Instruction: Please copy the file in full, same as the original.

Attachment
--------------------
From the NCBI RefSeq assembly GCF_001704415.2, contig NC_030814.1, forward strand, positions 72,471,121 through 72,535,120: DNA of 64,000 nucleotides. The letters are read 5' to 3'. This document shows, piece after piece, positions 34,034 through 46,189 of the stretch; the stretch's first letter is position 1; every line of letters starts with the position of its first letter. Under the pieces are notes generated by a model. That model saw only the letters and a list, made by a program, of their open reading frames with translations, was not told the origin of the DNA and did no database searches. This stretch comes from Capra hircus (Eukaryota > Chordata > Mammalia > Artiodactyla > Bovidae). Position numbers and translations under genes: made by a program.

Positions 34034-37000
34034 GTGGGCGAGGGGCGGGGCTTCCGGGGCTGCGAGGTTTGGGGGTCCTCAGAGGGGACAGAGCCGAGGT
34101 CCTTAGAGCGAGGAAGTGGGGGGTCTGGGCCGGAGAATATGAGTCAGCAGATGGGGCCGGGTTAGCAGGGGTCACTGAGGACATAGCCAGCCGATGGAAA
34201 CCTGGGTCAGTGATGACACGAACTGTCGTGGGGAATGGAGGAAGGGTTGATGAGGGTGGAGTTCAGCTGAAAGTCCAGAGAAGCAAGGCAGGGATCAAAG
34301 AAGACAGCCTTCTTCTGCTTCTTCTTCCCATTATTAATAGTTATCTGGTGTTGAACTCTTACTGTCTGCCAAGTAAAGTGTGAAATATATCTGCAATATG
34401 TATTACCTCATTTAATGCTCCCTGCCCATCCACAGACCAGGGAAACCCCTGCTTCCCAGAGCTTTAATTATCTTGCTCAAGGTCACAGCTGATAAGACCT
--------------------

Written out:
From the NCBI RefSeq assembly GCF_001704415.2, contig NC_030814.1, forward strand, positions 72,471,121 through 72,535,120: DNA of 64,000 nucleotides. The letters are read 5' to 3'. This document shows, piece after piece, positions 34,034 through 46,189 of the stretch; the stretch's first letter is position 1; every line of letters starts with the position of its first letter. Under the pieces are notes generated by a model. That model saw only the letters and a list, made by a program, of their open reading frames with translations, was not told the origin of the DNA and did no database searches. This stretch comes from Capra hircus (Eukaryota > Chordata > Mammalia > Artiodactyla > Bovidae). Position numbers and translations under genes: made by a program.

Positions 34034-37000
34034 GTGGGCGAGGGGCGGGGCTTCCGGGGCTGCGAGGTTTGGGGGTCCTCAGAGGGGACAGAGCCGAGGT
34101 CCTTAGAGCGAGGAAGTGGGGGGTCTGGGCCGGAGAATATGAGTCAGCAGATGGGGCCGGGTTAGCAGGGGTCACTGAGGACATAGCCAGCCGATGGAAA
34201 CCTGGGTCAGTGATGACACGAACTGTCGTGGGGAATGGAGGAAGGGTTGATGAGGGTGGAGTTCAGCTGAAAGTCCAGAGAAGCAAGGCAGGGATCAAAG
34301 AAGACAGCCTTCTTCTGCTTCTTCTTCCCATTATTAATAGTTATCTGGTGTTGAACTCTTACTGTCTGCCAAGTAAAGTGTGAAATATATCTGCAATATG
34401 TATTACCTCATTTAATGCTCCCTGCCCATCCACAGACCAGGGAAACCCCTGCTTCCCAGAGCTTTAATTATCTTGCTCAAGGTCACAGCTGATAAGACCT